Worry boxes are an ideal approach to support children in decreasing emotional and mental health illnesses as it will support children in speaking about their problems so support can then be put into place.

Following this information, in a seminar, we discussed specific areas where mental health occurs in children and how this could impact children’s education. The group I engaged with discovered the following:

mental-health-4

On some occasions it is difficult to identify how to help children, in particular when children are facing bereavements or moving home/school.

  • Small acts of kindness could make a difference within children from peers or adults.
  • Schools have an important role when supporting children in this area.

REFLECTION 

I believe that mental health in children should be an aspect that is thought off vastly in schools because if it is ignored the implications could affect children’s development in many areas. Based on my professional development I would like to develop some ideas/practices that could support children with mental health illnesses.

 

 

 

 

 

Race, Ethnicity and Education

Deficit theory argues that students who differ from the norm in a significant way should be considered different

BME (Black Minority Ethnic) – non-white communities in UK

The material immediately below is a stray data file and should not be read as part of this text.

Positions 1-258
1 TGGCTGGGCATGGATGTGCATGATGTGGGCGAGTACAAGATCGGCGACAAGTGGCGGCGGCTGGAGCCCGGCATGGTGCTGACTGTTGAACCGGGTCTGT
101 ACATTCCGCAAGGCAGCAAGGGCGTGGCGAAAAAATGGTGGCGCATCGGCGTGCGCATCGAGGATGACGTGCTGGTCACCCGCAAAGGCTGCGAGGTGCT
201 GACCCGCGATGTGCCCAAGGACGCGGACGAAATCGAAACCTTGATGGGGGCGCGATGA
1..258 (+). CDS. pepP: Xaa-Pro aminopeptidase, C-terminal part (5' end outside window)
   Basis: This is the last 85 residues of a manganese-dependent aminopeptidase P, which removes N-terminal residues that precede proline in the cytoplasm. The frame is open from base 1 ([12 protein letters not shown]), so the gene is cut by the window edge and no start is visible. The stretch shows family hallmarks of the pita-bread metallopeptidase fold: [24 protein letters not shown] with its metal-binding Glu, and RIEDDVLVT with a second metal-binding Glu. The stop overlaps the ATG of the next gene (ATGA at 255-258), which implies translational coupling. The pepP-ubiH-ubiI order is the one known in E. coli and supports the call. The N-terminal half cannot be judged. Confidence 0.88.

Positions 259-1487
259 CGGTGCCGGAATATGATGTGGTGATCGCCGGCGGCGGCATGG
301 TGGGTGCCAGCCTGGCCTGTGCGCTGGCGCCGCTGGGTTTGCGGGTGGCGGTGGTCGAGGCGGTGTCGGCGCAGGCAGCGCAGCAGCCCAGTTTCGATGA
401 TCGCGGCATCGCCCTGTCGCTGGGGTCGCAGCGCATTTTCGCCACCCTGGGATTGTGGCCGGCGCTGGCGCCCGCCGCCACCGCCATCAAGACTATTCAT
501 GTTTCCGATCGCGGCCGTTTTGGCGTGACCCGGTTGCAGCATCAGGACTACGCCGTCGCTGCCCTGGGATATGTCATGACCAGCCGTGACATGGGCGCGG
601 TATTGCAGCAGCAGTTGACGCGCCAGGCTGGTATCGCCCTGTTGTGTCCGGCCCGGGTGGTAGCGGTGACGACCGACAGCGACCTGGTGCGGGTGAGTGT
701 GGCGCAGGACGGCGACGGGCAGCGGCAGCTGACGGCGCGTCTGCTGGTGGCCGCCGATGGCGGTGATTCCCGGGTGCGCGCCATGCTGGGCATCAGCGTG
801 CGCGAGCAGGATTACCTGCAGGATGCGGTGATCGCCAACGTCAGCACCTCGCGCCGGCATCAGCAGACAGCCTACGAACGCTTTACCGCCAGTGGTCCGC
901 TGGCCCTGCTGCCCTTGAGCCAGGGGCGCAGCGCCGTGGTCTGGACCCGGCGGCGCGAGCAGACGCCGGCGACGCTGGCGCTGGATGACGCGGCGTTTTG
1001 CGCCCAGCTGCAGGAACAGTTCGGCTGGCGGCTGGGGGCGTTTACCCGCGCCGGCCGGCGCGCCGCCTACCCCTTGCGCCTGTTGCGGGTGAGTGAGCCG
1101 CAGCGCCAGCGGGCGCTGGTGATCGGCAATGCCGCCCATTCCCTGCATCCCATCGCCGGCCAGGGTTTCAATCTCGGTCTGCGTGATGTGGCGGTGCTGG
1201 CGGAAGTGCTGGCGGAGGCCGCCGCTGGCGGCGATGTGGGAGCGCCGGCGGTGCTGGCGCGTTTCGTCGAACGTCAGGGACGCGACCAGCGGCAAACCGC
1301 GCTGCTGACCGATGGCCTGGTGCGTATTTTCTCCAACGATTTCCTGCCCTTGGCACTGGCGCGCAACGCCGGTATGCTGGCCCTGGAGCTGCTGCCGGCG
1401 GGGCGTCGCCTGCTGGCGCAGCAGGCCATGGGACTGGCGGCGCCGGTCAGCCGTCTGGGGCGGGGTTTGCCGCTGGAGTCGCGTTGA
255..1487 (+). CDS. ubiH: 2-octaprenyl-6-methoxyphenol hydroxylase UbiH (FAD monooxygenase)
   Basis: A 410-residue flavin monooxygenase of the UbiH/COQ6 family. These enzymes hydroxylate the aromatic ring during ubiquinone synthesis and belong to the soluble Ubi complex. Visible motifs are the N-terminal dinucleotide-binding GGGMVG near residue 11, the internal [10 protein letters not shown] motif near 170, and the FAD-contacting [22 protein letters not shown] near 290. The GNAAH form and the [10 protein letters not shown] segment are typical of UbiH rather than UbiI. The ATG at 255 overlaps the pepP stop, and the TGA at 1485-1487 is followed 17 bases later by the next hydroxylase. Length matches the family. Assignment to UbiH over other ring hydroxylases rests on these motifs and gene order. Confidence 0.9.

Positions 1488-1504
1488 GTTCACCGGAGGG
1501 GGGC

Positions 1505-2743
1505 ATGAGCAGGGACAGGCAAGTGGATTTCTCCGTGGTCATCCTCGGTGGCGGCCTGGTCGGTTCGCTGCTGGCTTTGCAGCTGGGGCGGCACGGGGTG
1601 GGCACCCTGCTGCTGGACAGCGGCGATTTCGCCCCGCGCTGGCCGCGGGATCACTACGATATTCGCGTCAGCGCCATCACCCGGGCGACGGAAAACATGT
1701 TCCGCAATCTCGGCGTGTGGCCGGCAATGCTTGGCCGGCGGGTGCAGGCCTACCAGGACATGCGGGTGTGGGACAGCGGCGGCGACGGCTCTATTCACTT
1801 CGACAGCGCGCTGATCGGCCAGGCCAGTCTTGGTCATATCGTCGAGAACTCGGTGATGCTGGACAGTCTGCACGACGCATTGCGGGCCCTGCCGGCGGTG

David Harewood Documentary – “Will Britain ever have a black President?”

  • 45% of Afro-Caribbean children grow up in poverty – 25% white children.
  • By the age of 5 those children identified above will be one year behind their wealthy counterparts in terms of their vocabulary – position of deficit.
  • Children who are Black will work twice as hard because education is seen as an escape route – away from poverty and not in a disadvantages (Burgees, 2013) 
  • Black children are underachieving in primary school and there is a decline in KS2 (statistics from documentary)

 

race

Positionality 

How we respond to our opinions and discussions regarding race, ethnicity and cultural diversity we show our own position. Position determined by our own race. Our positionality can be influenced by others. 

Firstly acknowledge out own race to then determine how we express our views and actions regarding this area. 

Unconscious bias – stereotypes can influence this and we can have an opinion unknowingly due to believing this information. This can then influence racism and could be highly resistant to change.